Wes Miller #948 Pro UTV Turbo Mint 400 Race Report

It was looking like I wasn’t going to compete in this year’s Mint 400. A few weeks before the event, my friend Nick Nelson, called and asked if I would like to drive with him. The Mint 400 is probably the biggest and most prestigious off-road race in the U.S., so I of course said “yes”.

Nick had been working with Glazzkraft on building a new Polaris RZR XP Turbo. Glazzkraft is out of Rosarito Beach, Mexico and are known for building some really nice cars. They make some very cool fiberglass and carbon fiber body kits. I think they fabricate some of the best looking cars that I’ve seen.
We met up in Barstow 2 weeks before the race to do testing and the car felt great. There were a lot of little things that needed to be done, but it was off to a tremendous start. The plan was to have the car in Vegas mid week before the race to do a shake down and prep. But like most new builds, things ran behind and the RZR didn’t get into town until early Friday morning. I was at contingency for DWT Racing all day. We got the car tech’d and went back to prepping it for the race. Our crew stayed up all night finalizing things. I went to bed around 2am only to get back up at 3:30am to load up and head to the race. The guys had worked non-stop through the night and were exhausted.

Hector the owner of Glazzkraft was supposed to co-drive, but hadn’t slept. We decided that Nick would co-drive and then we would switch half way through the race. When we got to the pits in Primm, we quickly unloaded and headed to the line. There wasn’t much time as most of the racers were already staged. For the Mint, Best In the Desert does a 2 at a time start in 30 second intervals. The top 10 from the UTV World Championship were seeded first. We drew 6th, so we still had a fairly good position. miller_nelson_mint400_16_6

The group starting in front of us were mostly good drivers and would carry a good pace. I was set to start next to the #936 of Jacob Carver. The start was a split lane with the inside having the advantage. Off the line, we were about dead even. Both of us stayed on it, but since the inside was shorter, it put the 936 just ahead of me. I spent the next few minutes in the infield
section of the course right behind Carver’s RZR. We hit the pavement and there was a long 25 mph speed zone. The track went straight into a high speed desert section. The second we were out of the dirt, I was glued to Carver’s rear bumper and on the horn. I was able to almost pull along side him several times, but he would slam the door and not allow me to pass. He was holding me up, but I wanted to be careful and not tangle because we were going 70+ mph. My experience in BITD has been that most drivers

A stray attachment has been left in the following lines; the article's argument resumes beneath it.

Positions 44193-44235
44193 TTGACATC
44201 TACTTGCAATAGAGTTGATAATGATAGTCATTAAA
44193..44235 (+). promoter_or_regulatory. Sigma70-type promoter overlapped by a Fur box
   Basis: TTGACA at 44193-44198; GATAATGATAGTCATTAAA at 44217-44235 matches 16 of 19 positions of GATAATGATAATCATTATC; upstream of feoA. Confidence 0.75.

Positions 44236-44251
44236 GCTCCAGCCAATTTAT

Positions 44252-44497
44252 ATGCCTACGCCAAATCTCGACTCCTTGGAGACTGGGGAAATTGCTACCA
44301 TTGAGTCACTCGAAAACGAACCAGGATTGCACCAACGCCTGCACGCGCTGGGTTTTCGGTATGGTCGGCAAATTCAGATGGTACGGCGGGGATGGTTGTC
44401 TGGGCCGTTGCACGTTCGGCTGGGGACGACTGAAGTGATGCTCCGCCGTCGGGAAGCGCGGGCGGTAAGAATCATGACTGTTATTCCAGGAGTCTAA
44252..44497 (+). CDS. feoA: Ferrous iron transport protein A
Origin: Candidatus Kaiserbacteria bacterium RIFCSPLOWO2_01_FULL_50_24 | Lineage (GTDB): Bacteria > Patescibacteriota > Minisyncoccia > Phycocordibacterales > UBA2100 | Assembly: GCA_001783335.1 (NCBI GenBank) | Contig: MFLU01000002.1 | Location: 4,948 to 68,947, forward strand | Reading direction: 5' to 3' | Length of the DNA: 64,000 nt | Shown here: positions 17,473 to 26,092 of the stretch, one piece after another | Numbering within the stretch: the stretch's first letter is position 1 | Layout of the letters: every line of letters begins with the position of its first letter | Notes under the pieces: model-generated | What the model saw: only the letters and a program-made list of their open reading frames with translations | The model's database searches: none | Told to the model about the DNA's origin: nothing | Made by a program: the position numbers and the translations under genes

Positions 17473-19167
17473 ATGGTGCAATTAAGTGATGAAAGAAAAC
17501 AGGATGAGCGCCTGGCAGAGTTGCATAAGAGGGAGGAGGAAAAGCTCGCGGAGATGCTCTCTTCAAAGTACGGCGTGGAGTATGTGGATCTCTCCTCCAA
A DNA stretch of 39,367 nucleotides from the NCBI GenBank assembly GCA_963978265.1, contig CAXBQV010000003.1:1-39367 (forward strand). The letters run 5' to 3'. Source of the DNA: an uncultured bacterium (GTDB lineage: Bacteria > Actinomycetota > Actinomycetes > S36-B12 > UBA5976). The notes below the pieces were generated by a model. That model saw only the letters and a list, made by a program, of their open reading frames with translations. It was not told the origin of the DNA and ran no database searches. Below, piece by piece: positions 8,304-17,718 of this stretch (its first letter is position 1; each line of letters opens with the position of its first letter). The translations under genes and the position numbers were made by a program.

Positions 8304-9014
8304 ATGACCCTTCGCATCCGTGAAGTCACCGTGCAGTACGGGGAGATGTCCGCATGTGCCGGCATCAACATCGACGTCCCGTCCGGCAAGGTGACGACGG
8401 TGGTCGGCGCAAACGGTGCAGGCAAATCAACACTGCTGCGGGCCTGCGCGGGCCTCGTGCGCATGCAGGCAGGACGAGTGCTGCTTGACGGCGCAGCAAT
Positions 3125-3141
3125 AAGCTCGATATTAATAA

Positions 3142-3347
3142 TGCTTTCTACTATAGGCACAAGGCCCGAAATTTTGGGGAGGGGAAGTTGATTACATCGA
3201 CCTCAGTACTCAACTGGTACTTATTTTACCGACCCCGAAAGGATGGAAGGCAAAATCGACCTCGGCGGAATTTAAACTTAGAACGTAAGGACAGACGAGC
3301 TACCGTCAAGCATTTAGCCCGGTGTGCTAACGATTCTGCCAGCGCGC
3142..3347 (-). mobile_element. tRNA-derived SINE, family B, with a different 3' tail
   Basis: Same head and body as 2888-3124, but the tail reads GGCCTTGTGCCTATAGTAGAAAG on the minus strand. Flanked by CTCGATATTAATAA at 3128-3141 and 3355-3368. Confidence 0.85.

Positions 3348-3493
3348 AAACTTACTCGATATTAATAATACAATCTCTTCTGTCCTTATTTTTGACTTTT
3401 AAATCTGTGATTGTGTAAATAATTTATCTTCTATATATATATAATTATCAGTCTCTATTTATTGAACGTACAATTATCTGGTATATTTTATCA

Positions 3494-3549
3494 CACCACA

have good sportsmanship and will let you by when you catch them. I spent the next 2 minutes on the horn as Carver kept trying to jack rabbit me. I debated hitting him, but didn’t want to take either of us out that early in the race. I also didn’t want to risk injuring them or ourselves since we were going at a high speed. After the race I talked to Jacob at the finish and he said that he couldn’t hear my horn. But after watching the GoPro footage, I don’t believe it. There is no way that he didn’t know that I was behind
him after being right on his ass in the 25 mph zone and then immediately on the horn.miller_nelson_mint400_16_5

The course headed into a tighter and more rocky section going straight into the sunrise. It was almost impossible to see, especially with the dust of 936. So I backed off a touch to play it safe. Almost immediately after I slowed, I felt that we had a rear flat. We pulled over and Nick hopped out and quickly changed it. As we sat there, 22 UTV’s went by. Once we got going again, we started passing UTV’s right away and over took 8 in the next 10 miles. We were rolling and I felt like we could catch up and be in the hunt. About 5 miles from Pit A while passing the #1999 UTV Underground car, I had to
put 2 wheels off course in a rocky section. I didn’t feel the car hit anything, but quickly got a sinking feeling in my stomach as I was having to counter steer to go straight.miller_nelson_mint400_16_4

Knowing that meant another flat tire and that we had already used our spare, I had to back it down and get it to the pit. Into Pit A, the crew noticed that we had 2 flat rears. With 3 flats in less than 30 miles, I knew something had to be wrong. I had the guys check the air pressure and we found the tires had about 5 lbs. less than they were supposed to. The tires had been mounted 2 days earlier in the afternoon on a hot sunny day. That morning it was cold and in the rush to get to the line, there wasn’t time to check the tire pressure. They inflated the tires to the proper PSI. They got them changed fairly quickly, but the problem was that they only had 2 spares. This now meant we would head back out on some of the rockiest parts of the course without a spare, and Pit B was approximately 43 miles away.